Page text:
This Lyka (Coraline, Corpse Bride) animated feature has been compared to Studio Ghibli films and with good reason. It's a fun, touching, coming-of-age adventure following half-blind Kubo and his magic shamisen that can bring origami paper to life. He has to battle the Moon King who wants his remaining eye, but first, Kubo must find the pieces of his father's missing armor. With the voices of Charlize Theron, Matthew McConaughey, Rooney Mara, and Ralph Fiennes, this stop-motion fantasy is a delightful and visually stunning tale.
6. The Witch
Another unconventional, but stunning horror story takes form in The Witch, which follows a family in 1600s New England. After getting banished from their Puritan settlement, a family of five moves to the edge of the woods. Soon, strange and supernatural occurrences plague the family and they begin to question the eldest daughter, Thomasin. It's like if The Crucible had bottle episode spin-off.
5. The Nice Guys
It's 1977 and two not-so-nice guys are investigating the disappearance of a teenage girl. Ryan Gosling stars as a down-on-his-luck private eye and Russell Crowe is a law enforcer of questionable morals in a neo-noir thriller comedy from Shane Black, who made his directorial debut in 2005 also with a neo-noir thriller comedy, Kiss Kiss Bang Bang. Dark and comedic, Variety has lauded it as "a mystery-comedy free-for-all...with a wink of trashy zest." Sounds like a winner.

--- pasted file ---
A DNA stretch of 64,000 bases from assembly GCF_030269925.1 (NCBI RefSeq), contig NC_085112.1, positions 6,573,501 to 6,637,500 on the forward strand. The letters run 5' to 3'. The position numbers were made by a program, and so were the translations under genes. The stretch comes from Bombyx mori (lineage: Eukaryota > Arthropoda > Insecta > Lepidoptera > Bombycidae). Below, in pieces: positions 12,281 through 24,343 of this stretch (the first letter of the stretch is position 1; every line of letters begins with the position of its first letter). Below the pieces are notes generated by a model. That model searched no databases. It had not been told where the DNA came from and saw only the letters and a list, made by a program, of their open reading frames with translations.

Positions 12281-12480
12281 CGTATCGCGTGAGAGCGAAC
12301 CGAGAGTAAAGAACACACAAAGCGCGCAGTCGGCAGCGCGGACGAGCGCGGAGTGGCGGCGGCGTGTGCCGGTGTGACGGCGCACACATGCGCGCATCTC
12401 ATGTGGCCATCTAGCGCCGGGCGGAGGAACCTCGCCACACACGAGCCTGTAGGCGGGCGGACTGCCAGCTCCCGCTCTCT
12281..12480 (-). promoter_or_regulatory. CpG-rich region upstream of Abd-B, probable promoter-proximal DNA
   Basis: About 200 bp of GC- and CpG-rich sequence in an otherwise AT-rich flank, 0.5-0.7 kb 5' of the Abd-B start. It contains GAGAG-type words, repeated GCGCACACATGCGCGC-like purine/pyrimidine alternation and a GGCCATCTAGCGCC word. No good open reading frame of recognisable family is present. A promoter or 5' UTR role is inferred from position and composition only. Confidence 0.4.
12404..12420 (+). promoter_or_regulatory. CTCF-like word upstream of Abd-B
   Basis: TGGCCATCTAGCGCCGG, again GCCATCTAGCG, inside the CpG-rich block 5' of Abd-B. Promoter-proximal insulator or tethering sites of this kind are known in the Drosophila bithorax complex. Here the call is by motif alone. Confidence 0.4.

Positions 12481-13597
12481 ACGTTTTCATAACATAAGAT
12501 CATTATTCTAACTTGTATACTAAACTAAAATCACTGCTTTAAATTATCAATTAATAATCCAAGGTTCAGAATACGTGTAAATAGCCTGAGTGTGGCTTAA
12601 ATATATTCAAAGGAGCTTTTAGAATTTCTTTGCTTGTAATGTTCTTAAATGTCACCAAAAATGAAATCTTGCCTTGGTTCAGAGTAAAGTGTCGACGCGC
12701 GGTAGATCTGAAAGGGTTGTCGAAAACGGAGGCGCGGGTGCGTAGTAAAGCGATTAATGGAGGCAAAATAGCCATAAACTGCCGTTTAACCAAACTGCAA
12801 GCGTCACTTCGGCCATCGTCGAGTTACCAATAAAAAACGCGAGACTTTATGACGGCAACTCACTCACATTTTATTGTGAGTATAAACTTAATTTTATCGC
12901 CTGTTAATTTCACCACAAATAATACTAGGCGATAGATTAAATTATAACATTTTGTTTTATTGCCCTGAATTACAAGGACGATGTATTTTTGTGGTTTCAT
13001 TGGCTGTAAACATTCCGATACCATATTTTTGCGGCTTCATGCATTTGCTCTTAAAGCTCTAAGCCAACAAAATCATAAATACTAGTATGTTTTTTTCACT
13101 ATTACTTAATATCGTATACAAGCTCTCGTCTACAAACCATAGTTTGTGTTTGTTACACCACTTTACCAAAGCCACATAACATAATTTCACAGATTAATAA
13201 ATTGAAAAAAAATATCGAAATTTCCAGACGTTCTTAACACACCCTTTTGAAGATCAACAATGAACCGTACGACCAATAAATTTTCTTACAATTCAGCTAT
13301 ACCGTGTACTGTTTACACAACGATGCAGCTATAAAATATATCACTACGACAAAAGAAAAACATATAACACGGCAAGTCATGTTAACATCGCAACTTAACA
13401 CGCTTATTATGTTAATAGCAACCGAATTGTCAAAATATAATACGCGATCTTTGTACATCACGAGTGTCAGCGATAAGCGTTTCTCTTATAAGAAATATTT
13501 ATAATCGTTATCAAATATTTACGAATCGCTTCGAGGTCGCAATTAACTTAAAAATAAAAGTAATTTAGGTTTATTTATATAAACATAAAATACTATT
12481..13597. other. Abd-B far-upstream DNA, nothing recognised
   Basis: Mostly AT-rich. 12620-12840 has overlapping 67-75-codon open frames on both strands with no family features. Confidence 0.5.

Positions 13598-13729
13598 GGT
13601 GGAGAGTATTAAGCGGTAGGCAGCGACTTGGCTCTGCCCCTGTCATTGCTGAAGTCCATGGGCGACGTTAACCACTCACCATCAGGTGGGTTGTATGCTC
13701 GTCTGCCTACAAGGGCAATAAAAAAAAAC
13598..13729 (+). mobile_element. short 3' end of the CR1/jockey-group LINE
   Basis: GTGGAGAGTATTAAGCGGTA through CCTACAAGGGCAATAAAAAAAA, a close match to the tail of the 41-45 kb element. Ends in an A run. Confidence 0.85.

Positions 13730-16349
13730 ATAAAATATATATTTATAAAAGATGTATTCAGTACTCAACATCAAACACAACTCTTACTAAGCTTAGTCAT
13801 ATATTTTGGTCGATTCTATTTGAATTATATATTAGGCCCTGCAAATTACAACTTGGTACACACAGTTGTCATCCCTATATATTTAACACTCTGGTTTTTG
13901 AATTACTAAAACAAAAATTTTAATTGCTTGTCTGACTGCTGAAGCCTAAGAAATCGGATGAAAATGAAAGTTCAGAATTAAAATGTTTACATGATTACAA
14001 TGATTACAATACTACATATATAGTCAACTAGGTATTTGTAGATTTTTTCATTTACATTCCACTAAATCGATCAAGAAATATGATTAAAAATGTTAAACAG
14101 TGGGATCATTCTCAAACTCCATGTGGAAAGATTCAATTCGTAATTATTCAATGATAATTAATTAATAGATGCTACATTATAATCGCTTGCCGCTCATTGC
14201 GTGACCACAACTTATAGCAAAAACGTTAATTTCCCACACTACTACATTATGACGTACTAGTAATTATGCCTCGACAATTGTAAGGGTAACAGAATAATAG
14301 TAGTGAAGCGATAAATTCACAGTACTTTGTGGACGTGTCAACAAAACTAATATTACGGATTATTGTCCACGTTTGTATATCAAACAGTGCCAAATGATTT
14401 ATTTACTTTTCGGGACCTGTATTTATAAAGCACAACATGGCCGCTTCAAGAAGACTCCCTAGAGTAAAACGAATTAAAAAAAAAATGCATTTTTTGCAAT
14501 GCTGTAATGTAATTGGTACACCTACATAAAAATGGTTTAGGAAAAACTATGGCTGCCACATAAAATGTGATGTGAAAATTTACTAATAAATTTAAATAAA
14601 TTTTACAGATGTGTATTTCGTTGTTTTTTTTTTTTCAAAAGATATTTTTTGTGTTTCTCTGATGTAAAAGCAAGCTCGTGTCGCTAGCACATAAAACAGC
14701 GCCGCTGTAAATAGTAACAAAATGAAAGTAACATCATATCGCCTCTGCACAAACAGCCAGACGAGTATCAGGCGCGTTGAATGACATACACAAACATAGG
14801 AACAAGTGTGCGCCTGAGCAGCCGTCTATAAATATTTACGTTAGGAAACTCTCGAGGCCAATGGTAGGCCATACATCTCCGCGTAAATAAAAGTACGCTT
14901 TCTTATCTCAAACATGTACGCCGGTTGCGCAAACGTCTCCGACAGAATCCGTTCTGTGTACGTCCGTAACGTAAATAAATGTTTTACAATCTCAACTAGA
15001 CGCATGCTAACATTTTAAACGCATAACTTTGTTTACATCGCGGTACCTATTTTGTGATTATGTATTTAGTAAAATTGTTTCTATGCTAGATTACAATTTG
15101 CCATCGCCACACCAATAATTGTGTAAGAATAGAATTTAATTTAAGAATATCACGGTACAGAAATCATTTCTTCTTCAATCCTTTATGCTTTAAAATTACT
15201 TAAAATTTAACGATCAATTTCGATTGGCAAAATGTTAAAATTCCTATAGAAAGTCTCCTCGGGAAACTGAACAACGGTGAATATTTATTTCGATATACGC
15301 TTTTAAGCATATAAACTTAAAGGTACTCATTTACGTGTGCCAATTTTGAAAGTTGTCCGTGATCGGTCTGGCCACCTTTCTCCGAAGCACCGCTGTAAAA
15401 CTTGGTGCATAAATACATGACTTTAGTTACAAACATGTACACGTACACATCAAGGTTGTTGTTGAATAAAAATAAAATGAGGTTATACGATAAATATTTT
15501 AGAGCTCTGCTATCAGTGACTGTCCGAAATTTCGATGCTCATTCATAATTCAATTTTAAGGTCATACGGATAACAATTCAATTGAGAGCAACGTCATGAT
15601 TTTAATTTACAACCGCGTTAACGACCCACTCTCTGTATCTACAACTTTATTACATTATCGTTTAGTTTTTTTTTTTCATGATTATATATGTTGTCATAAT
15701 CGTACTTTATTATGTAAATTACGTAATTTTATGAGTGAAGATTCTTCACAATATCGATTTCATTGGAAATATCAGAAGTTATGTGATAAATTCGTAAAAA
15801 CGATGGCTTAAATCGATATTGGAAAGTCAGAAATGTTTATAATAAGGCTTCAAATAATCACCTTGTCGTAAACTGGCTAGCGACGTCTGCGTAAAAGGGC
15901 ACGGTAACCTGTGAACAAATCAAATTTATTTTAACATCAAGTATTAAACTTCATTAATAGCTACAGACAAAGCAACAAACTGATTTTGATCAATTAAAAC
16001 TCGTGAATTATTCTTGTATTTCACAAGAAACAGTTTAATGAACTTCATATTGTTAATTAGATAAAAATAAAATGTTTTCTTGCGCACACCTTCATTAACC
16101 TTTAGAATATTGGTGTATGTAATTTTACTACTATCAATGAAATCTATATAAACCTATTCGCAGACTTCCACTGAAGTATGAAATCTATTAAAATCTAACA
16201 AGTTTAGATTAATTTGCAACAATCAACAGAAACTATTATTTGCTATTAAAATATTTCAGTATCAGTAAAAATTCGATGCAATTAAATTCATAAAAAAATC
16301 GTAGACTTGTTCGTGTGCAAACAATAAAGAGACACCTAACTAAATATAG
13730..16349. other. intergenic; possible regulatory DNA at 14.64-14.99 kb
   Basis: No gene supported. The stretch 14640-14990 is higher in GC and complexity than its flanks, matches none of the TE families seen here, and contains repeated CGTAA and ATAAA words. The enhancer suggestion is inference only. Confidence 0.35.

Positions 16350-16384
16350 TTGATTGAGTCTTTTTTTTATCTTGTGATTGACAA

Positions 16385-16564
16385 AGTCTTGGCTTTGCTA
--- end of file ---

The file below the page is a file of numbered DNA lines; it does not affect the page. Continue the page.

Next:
4. Sing Street
From the guy who made us weep and sing along to Once and Begin Again, John Carney, this time around, takes us to 1980s Dublin, where a young boy decides to start a rock band to impress a girl. The film is peppered with iconic 80s tunes, but boasts original music by '80s veteran composer Gary Clark, with Carney, Ken and Carl Papenfus of the band Relish, as well as Graham Henderson and Zamo Riffman receiving writing credits. Adam Levine also co-wrote and sings a song, "Go Now."
3. Swiss Army Man
Remember Castaway with Tom Hanks? Imagine that, but instead of a volleyball, there's a farting corpse. Also, that farting corpse is Harry Potter himself, Daniel Radcliffe. It sounds messed up, but Radcliffe and Paul Dano, who plays the hopeless Hank, deliver such sincere performances that the movie ends up becoming a sheer joy to watch.
2. I Am the Pretty Things That Lives in the House
This Netflix original follows a young nurse taking care of an elderly author in a—you guessed it—haunted house. Starring Ruth Wilson (The Affair) and written and directed by Oz Perkins, this film is a quiet and chilling mood piece with few scares and instead, decides to build tension and unease. You may not want to watch this if you live alone.
1. Hunt for the Wilderpeople
If you want something both hilarious and heartwarming, Taika Waititi's (he's directing next year's Thor: Ragnarok) small film about a young teen and his foster father (or uncle, as he insists) as runaway convicts hiding in the wilds of New Zealand is for you. Sam Niell (Jurassic Park) proves he's still got it with his humorous, but humbling performance as Hec, while newcomer Julian Dennison is a total charmer as shy and troubled Ricky Baker.